BlackBerry's classic QWERTY smartphones are no more
The former smartphone giant announces the end of an era by discontinuing iconic brand
Fans of BlackBerry's classic smartphones will be starting the new year with some bad news, as the company has discontinued services on the legacy devices as of 4 January.
The move was announced just before Christmas, with BlackBerry 7.1 OS and earlier handsets no longer able to run services through either carrier or Wi-Fi connections.
The move, which has been credited to BlackBerry's newfound focus on software and security, is the final nail in the coffin for smartphones with physical QWERTY keyboards, which have declined in popularity since their peak in the early 2000s.
It all began with the BlackBerry 957, an internet-connected device with push email capabilities and rock-solid encryption, which quickly took over corporate America as the must-have gadget for business professionals after it made its debut in 2000. This popularity, fuelled by the handsets' ability to enable users to send emails while away from their desks, soon led to the coining of the term 'CrackBerry'.
In the years that followed, the firm roughly sold around 50 million devices each year and was cited as "the fastest growing business on the planet" in 2009.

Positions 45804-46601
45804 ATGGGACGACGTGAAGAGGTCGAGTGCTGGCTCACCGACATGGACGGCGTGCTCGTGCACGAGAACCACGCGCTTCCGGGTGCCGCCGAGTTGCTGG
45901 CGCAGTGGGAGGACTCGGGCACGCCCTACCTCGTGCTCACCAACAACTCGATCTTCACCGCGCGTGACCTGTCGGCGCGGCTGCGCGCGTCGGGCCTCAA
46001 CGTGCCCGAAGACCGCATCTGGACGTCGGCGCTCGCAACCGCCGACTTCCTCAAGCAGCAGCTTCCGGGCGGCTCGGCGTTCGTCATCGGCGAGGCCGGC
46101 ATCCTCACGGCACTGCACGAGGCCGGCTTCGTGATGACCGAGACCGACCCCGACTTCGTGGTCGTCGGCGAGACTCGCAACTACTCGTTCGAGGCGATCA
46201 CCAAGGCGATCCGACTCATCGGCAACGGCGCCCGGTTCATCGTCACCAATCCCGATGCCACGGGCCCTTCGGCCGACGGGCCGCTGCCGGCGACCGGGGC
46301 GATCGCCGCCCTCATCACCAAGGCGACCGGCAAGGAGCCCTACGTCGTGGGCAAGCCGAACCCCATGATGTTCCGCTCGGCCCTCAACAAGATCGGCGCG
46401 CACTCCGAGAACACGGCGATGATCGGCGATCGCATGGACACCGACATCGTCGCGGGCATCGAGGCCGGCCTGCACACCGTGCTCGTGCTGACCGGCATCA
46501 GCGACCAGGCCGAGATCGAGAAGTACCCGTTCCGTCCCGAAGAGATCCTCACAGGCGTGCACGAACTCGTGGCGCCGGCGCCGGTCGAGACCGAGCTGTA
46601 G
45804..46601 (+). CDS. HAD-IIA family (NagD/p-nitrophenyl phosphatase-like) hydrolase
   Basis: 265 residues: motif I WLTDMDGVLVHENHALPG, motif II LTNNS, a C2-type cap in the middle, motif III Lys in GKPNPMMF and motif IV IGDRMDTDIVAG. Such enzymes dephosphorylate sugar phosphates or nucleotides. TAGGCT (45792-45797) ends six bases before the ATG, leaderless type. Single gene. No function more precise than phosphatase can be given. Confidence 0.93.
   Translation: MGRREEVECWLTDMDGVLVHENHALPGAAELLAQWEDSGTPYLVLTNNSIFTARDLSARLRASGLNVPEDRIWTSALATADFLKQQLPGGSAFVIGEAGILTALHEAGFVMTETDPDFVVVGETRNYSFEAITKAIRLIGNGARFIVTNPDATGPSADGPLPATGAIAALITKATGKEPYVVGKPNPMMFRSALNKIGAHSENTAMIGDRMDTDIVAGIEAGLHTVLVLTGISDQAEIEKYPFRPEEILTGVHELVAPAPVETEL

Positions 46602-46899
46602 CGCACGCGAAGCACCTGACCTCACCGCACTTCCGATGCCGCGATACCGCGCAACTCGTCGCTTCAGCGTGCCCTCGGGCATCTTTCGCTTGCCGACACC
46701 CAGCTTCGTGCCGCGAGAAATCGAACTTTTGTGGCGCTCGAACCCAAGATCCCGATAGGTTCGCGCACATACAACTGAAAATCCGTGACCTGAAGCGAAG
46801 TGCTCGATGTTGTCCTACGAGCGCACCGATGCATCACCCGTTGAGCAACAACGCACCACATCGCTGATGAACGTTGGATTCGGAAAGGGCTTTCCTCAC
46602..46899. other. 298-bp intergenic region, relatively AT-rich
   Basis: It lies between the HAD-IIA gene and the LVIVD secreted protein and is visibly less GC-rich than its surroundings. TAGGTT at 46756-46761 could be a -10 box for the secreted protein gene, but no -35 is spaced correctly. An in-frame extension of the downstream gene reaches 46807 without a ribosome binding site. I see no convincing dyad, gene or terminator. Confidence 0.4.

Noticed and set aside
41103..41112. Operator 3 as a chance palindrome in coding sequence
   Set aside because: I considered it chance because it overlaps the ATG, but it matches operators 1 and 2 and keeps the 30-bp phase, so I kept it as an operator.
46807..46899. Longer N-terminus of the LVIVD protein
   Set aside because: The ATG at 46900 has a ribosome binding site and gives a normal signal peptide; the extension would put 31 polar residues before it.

"The BlackBerry defined an era of mobile communications," Ben Wood, CCS Insight's chief analyst, told IT Pro. "The dedicated QWERTY keyboard was an iconic design and its utility arguably changed society forever moving us closer to the 'always-on' world we now live in.
"The devices became so comfortable in people's hands that they developed muscle memory delivering fast and accurate text input. But sadly for BlackBerry, they failed to move with the times and dismissed the transition to a touch screen interface blinded by the immense success of their unique hardware keyboard."
BlackBerry's greatest QWERTY hits include the first colour screen model, the BlackBerry 7290, the more consumer-focused BlackBerry 8700, and the BlackBerry Curve, which was released in 2007. However, perhaps the most famous is 2008's BlackBerry Bold which was used by the former president Barack Obama.
Sadly, BlackBerry's fortunes turned drastically from one decade to the next as touchscreen devices, such as the iPhone, began to rise in popularity. According to figures from Statista, BlackBerryOS dropped from a peak market share of 20.1% in 2009 to just 0.1% by 2016. The firm was even slightly mocked during the first iPhone launch, with Steve Jobs famously pointing out that a keyboard took up too much screen space.
Since 2016, BlackBerry has ceased to make handsets, preferring to licence out the brand to other companies, such as China's TCL, with varying degrees of success. This has seen the release of a number of touchscreen devices, but also some variations on the QWERTY keyboard, such as the BlackBerry KeyOne and Key 2.
"We now live in a world of homogenous looking black rectangles with touch screens, what I like to call the 'sea of smartphone sameness' and it always makes me smile when I show kids some of the mobile phones of yesterday," Wood adds. "They are enthralled by the design diversity."
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